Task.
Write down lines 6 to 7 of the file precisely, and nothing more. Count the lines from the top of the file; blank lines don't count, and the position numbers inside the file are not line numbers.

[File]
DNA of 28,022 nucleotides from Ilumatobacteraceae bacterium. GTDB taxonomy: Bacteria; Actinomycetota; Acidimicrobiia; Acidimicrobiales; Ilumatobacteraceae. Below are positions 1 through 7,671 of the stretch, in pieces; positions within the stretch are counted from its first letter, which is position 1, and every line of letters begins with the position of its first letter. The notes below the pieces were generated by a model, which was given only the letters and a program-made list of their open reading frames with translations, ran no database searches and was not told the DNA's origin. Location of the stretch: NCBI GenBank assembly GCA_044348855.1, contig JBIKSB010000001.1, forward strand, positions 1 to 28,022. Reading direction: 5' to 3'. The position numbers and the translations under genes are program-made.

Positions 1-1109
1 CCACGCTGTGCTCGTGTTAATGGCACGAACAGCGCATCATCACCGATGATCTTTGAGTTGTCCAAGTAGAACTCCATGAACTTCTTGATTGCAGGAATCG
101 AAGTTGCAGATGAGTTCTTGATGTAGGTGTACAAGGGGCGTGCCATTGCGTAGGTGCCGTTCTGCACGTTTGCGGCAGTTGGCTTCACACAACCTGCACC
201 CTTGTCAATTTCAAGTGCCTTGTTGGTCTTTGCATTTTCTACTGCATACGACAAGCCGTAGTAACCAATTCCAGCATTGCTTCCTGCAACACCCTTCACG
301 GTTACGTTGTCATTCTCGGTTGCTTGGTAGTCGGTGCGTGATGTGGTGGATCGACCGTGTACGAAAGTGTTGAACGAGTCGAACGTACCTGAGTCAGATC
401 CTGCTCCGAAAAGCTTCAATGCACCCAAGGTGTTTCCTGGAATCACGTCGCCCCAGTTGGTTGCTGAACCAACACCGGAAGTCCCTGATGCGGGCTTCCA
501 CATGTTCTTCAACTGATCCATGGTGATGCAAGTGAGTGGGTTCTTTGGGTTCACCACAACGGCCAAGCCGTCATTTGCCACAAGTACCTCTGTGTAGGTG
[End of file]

301 GTTACGTTGTCATTCTCGGTTGCTTGGTAGTCGGTGCGTGATGTGGTGGATCGACCGTGTACGAAAGTGTTGAACGAGTCGAACGTACCTGAGTCAGATC
401 CTGCTCCGAAAAGCTTCAATGCACCCAAGGTGTTTCCTGGAATCACGTCGCCCCAGTTGGTTGCTGAACCAACACCGGAAGTCCCTGATGCGGGCTTCCA